another squirrel checking me out
same squirrel taking his nut up, up, up
new growth
sunlight penetrating the deep green forest
another squirrel giving me the tail

We’re looking forward to our next walk in this wonderful forest. It will be nice to see how it changes with at least three of the seasons, as I know hot and humid summertime walks here will be few and far between.

overlook at milepost 361.2

10.10.23 ~ view of Glassmine Falls
Blue Ridge Parkway, Pisgah Region, North Carolina

On our way back to our hotel in the charming little town of Black Mountain we retraced our drive along the Blue Ridge Parkway. This overlook was especially beautiful. We saw some fall colors but they hadn’t come to a peak yet.

The waterfall (below) was dry on this day but apparently after a good rain a narrow stream of water falls 200 feet over the cliff. That dark hole at the base is an old mica mine. Mica is sometimes called isinglass and miners called it glass for short, which is why it was called a glassmine.

Glassmine Falls
valley on the other side of the overlook
path back to parking lot, elevation 5,200 feet

The clouds were always on the move, casting dramatic shadows over the peaks and valleys and changing the lighting moment to moment. It was a nice way to end a most wonderful day.

to the observation deck

10.10.23 ~ start of Summit Tower Trail
Mount Mitchell State Park, Burnsville, North Carolina

It was a steep quarter-mile trek from the parking lot to the summit and observation deck, but the view at the top of Mount Mitchell was well worth it!

Elisha Mitchell (August 19, 1793 – June 27, 1857) was an American educator, geologist and Presbyterian minister. His geological studies led to the identification of North Carolina’s Mount Mitchell as the highest peak in the United States east of the Mississippi River. … Elisha Mitchell fell to his death at nearby Mitchell Falls in 1857, having returned to verify his earlier measurements…
~ Wikipedia

looking up from along the trail
one of the rest stops Tim made good use of
a view from along the trail
I believe these are other mountains in the Black Mountains range

After reaching the summit we went up a ramp to the observation deck. From there we had an impressive 360-degree view of forests, mountains and clouds, as far as the eyes could see.

On the way back down I started noticing the many kinds of lichens growing on the trees and the wooden fences.

Sometime back in the 1980s we took our kids on the Cog Railway up Mount Washington in New Hampshire. All this time I thought it was the highest mountain on the east coast, until moving to North Carolina and reading about Mount Mitchell, which is 396 feet higher!

Mount Washington, in New Hampshire, is the highest peak in the Northeastern United States at 6,288.2 ft (1,916.6 m) and the most topographically prominent mountain east of the Mississippi River.
~ Wikipedia

I can see what is meant by Mount Washington being the most topographically prominent mountain, though. Mount Mitchell is surrounded by other peaks in the Black Mountains range, which has 12 summits higher than Mount Washington’s.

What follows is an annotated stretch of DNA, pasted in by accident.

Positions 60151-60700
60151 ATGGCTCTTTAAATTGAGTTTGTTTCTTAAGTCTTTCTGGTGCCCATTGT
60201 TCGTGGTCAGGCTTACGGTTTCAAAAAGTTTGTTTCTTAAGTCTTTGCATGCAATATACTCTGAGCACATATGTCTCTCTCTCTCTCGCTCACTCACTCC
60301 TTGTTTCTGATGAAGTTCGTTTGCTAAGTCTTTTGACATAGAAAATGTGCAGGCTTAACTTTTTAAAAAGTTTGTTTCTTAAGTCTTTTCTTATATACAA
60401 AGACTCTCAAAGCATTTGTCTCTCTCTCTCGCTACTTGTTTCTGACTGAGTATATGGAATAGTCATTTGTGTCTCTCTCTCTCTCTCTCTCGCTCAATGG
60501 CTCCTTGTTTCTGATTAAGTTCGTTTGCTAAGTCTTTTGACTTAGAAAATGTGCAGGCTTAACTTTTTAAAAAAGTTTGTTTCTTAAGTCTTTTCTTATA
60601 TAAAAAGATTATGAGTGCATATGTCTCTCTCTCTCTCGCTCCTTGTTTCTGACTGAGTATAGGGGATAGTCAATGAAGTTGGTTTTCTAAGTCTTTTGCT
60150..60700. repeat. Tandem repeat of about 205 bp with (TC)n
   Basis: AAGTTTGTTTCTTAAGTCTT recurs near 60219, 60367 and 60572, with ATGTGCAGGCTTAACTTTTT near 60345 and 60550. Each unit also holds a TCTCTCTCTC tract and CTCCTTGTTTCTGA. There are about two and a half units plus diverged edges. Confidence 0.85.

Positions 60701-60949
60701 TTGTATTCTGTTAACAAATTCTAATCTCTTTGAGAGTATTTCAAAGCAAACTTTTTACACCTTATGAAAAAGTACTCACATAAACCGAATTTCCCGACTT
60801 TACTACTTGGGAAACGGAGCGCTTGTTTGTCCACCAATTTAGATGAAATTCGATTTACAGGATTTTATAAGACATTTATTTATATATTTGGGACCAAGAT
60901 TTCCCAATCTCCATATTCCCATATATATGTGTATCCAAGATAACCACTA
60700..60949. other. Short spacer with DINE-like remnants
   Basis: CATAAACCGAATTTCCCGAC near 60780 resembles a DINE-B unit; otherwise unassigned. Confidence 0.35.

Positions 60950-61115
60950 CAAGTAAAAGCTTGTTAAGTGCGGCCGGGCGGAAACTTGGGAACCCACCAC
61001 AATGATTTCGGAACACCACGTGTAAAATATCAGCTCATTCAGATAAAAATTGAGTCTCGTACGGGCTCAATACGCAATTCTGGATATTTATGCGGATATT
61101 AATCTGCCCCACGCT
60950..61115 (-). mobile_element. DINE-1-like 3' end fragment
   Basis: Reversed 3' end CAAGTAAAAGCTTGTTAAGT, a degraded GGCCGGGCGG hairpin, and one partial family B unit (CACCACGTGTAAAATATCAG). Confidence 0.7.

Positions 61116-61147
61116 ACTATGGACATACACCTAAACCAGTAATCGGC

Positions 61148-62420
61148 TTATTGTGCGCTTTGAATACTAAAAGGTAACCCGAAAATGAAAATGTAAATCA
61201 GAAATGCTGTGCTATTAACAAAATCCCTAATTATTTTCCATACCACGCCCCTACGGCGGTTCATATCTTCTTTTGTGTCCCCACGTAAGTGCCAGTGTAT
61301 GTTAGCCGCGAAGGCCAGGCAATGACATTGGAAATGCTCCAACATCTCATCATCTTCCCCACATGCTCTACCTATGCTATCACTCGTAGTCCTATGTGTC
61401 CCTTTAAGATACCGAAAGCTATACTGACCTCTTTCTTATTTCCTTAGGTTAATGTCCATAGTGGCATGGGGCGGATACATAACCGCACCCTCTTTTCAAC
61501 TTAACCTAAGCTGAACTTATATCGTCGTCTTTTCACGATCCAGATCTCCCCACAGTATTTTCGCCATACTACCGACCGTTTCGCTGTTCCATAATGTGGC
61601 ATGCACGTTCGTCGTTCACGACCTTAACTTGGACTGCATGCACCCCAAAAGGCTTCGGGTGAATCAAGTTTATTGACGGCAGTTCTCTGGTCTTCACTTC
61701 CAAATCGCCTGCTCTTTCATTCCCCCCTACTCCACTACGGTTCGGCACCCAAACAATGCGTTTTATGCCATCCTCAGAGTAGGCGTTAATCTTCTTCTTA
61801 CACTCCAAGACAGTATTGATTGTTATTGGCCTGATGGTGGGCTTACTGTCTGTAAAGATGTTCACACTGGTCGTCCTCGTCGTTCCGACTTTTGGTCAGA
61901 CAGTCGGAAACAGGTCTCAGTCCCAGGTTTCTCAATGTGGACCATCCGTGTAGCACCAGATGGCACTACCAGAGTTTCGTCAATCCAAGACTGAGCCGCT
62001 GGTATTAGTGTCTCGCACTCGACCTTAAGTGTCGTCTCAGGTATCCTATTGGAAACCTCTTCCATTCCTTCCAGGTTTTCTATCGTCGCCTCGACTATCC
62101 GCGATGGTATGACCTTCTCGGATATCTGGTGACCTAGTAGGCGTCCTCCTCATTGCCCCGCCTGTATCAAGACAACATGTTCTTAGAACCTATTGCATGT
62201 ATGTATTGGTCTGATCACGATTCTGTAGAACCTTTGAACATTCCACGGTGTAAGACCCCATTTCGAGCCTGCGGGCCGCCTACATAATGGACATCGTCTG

I had another treat waiting for me as we headed back down the trail.

any day now

4.26.23 ~ Denison Pequotsepos Nature Center
mama goose still sitting on her rock island nest
hairy woodpecker
skunk cabbages are getting huge
swamp near the pond
more skunk cabbage

Many young leaves are dotting the trees now, spray and foliage both showing. The woods are quite green; the rapidity with which the leaves unfold between sunrise and sunset, or during the night, is truly wonderful!
~ Susan Fenimore Cooper
(Rural Hours)

it’s feeling much more like spring, even it it is still chilly
red maple seeds
the essence of springtime
crabapple tree

We got our second covid bivalent booster on the 25th, recommended to those of us over 65. This will make me feel a little safer traveling to North Carolina and being around more people in the coming months. We had our first bivalent booster back in September. I wonder if we’ll be getting one every six months from now on…

a day to remember

3.27.23 ~ Harkness Memorial State Park

Please bear with me as I post more photo memories to take with me when we move! Harkness Memorial State Park is one of my favorite places, year-round for the waterbirds and in the summer for the flower gardens. On this walk we were immediately greeted by a sweetly singing song sparrow, who flew from branch to branch, teasing me. But I did get a few pictures of him!

song sparrow singing his heart out ~ it’s spring!
song sparrow
wading herring gull
American Black Duck, #76
(thanks to Donna for the identification)

American Black Duck Anas rubripes: Common coastal migrant and wintering species. In summer, an uncommon breeding species in freshwater and brackish habitats, especially coastal marshes; inland nesting occurs in freshwater marshes, densely forested swamps, and beaver ponds, mainly in central and western Connecticut.
~ Frank Gallo
(Birding in Connecticut)

The American Black Duck hides in plain sight in shallow wetlands of eastern North America. They often flock with the ubiquitous Mallard, where they look quite similar to female Mallards. But take a second look through a group of brown ducks to notice the dark chocolate-brown flanks, pale grayish face, and olive-yellow bill of an American Black Duck. Numbers of this shy but common duck declined sharply in the mid-twentieth century. Hunting restrictions have helped to stabilize their numbers, although habitat loss remains a problem.
~ All About Birds webpage

dabbling and dripping
mute swan
no mate in sight
out of the water
osprey, waiting for a mate to return?
I heard this Carolina wren singing very loudly,
but it took me a long time to locate it!
lovely snowdrops
Race Rock Lighthouse, 12 miles away on the horizon
Connecticut’s beautiful rocky coastline
very blue sky to the north
flock of brants swimming in the sound
brant
wrack line art
sand art

Today was a beautiful, calm, spring day. No wind! A woman was there trying to fly a kite, which is possible there more often than not, but she had to give up. The temperature was 52°F (11°C) so I had my first walk of the year with no thermal leggings, wearing my spring hoodie. 🙂 I am going to miss living by the sea very much.

spring is surely coming

“Springtime” by Claude Monet

Oh, spring is surely coming,
Her couriers fill the air;
Each morn are new arrivals,
Each night her ways prepare;
I scent her fragrant garments,
Her foot is on the stair.

~ John Burroughs
(Bird & Bough)

~ spring equinox ~
(5:24 pm eastern time zone)